TOKYO | Workers began pumping more than 3 million gallons of contaminated water from Japan’s tsunami-ravaged nuclear plant into the Pacific Ocean on Monday, freeing storage space for even more highly radioactive water that has hampered efforts to stabilize the reactors.
It will take about two days to pump most of the less-radioactive water out of the Fukushima Dai-ichi nuclear complex, whose cooling systems were knocked out by the magnitude 9.0 earthquake and tsunami March 11.
Radioactivity is quickly diluted in the ocean, and government officials said the dump should not affect the safety of seafood in the area.
Since the disaster, water with different levels of radioactivity has been pooling throughout the plant. People who live within 12 miles have been evacuated and have not been allowed to return.
The pooling water has damaged systems, and the radiation hazard has prevented workers from getting close enough to power up cooling systems needed to stabilize dangerously vulnerable fuel rods.
On Saturday, they discovered that some radioactive water was pouring into the ocean.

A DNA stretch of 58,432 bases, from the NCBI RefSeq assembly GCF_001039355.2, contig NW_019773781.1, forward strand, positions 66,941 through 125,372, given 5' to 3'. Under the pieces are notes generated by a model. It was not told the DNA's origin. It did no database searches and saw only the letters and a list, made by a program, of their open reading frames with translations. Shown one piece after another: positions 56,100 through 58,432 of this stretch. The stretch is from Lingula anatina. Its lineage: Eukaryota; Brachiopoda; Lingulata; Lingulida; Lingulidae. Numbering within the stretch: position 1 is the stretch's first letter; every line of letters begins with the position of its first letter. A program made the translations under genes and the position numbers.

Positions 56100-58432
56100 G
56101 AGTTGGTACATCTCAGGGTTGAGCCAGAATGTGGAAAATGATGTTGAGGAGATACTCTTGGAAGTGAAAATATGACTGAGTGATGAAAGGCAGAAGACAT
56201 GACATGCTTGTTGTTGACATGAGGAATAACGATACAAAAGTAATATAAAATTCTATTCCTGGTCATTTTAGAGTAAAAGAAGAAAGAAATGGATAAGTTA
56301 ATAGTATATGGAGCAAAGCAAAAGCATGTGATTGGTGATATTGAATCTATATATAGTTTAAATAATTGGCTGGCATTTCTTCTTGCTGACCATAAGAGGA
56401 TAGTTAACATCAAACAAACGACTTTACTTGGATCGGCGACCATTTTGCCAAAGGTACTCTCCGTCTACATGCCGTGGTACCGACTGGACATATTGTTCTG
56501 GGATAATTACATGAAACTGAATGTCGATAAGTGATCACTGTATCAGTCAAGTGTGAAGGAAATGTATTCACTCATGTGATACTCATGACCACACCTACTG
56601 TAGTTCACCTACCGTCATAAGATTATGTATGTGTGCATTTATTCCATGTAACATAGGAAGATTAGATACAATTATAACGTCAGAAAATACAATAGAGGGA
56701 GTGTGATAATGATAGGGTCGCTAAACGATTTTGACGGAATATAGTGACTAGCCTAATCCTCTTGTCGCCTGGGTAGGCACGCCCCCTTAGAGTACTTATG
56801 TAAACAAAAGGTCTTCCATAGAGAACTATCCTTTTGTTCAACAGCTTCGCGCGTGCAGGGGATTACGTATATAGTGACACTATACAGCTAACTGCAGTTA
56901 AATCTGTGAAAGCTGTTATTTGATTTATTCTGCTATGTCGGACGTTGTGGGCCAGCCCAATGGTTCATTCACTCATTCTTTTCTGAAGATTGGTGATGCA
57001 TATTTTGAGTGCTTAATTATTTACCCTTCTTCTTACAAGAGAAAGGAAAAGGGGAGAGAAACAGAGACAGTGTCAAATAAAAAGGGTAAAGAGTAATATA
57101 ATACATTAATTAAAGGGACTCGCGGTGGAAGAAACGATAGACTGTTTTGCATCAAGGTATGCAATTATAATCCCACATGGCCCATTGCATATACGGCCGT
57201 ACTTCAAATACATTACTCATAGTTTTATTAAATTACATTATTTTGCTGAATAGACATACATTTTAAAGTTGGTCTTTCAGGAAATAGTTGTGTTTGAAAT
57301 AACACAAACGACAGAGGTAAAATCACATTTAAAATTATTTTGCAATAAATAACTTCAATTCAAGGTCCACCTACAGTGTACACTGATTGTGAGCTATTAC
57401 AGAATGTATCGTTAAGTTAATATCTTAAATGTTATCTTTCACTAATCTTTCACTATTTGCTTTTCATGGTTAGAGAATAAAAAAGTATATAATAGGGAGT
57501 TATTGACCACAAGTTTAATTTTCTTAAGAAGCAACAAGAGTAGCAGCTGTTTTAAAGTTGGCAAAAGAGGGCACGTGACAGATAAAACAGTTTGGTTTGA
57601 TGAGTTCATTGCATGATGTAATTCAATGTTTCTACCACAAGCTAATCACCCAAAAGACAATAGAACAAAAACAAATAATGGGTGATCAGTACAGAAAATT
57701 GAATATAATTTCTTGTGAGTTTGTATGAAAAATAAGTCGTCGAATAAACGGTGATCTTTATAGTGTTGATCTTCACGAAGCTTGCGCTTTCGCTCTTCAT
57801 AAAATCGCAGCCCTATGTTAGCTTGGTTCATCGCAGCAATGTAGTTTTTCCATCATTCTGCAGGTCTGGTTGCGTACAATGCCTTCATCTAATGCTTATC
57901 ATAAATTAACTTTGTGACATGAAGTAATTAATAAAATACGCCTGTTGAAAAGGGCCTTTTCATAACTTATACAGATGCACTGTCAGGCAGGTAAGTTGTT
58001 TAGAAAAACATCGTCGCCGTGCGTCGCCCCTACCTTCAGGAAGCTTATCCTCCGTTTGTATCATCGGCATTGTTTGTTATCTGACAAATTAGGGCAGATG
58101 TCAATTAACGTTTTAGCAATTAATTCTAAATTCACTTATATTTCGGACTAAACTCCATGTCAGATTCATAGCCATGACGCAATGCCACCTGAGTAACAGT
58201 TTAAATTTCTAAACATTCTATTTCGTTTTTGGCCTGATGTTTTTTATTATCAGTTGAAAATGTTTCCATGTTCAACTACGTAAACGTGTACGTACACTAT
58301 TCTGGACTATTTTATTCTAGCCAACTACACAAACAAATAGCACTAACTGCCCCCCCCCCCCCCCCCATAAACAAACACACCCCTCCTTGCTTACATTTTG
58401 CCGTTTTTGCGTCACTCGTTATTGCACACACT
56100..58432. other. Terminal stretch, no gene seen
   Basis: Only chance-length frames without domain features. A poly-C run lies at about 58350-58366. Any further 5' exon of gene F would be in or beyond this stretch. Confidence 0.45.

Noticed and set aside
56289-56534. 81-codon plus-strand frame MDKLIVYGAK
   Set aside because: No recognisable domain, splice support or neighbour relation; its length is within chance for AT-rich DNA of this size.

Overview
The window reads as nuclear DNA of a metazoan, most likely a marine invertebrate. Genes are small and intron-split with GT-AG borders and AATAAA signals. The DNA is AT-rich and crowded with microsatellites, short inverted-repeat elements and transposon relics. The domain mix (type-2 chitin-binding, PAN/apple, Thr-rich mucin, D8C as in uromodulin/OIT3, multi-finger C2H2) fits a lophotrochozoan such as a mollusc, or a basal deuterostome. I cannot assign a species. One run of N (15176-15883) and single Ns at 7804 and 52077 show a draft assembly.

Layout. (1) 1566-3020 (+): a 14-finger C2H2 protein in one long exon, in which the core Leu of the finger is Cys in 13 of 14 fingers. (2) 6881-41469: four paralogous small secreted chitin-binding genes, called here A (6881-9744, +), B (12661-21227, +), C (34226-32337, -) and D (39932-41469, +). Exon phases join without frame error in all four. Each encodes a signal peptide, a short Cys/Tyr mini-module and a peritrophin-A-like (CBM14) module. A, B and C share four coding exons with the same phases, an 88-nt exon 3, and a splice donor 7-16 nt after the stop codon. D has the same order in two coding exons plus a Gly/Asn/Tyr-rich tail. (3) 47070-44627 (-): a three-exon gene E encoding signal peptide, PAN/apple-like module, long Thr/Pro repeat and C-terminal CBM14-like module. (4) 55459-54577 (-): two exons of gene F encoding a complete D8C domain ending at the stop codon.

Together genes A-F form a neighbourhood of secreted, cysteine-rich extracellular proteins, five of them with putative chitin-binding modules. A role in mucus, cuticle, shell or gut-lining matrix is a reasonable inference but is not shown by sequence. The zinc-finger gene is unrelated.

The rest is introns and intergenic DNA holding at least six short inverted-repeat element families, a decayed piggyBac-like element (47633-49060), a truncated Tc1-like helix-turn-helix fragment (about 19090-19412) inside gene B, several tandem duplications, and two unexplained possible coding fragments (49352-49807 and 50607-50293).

The less-radioactive water that officials are dumping purposely into the sea is up to 500 times the legal limit for radiation.
“We think releasing water with low levels of radiation is preferable to allowing water with high levels of radiation to be released into the environment,” said Junichi Matsumoto, an official with plant operator Tokyo Electric Power Co. (Tepco).
Workers need to get rid of the highly radioactive water, but first they need somewhere safe to put it. Much of the less-radioactive water being dumped into the sea is from the tsunami and had accumulated in a nuclear waste storage building.
The building is not meant to hold water, but it’s also not leaking, so engineers decided to empty it so they can pump in the more-radioactive water. The rest of the water going into the sea is coming from a trench beneath two of the plant’s six reactors.
More water keeps pooling because Tepco has been forced to rely on makeshift methods of bringing down temperatures and pressure by pumping water into the reactors and allowing it to gush out wherever it can. It is a messy process, but it is preventing a full meltdown of the fuel rods that would release even more radioactivity into the environment.
“We must keep putting water into the reactors to cool to prevent further fuel damage, even though we know that there is a side effect, which is the leakage,” said Hidehiko Nishiyama, a spokesman for Japan’s Nuclear and Industrial Safety Agency. “We want to get rid of the stagnant water and decontaminate the place so that we can return to our primary task to restore the sustainable cooling capacity as quickly as possible.”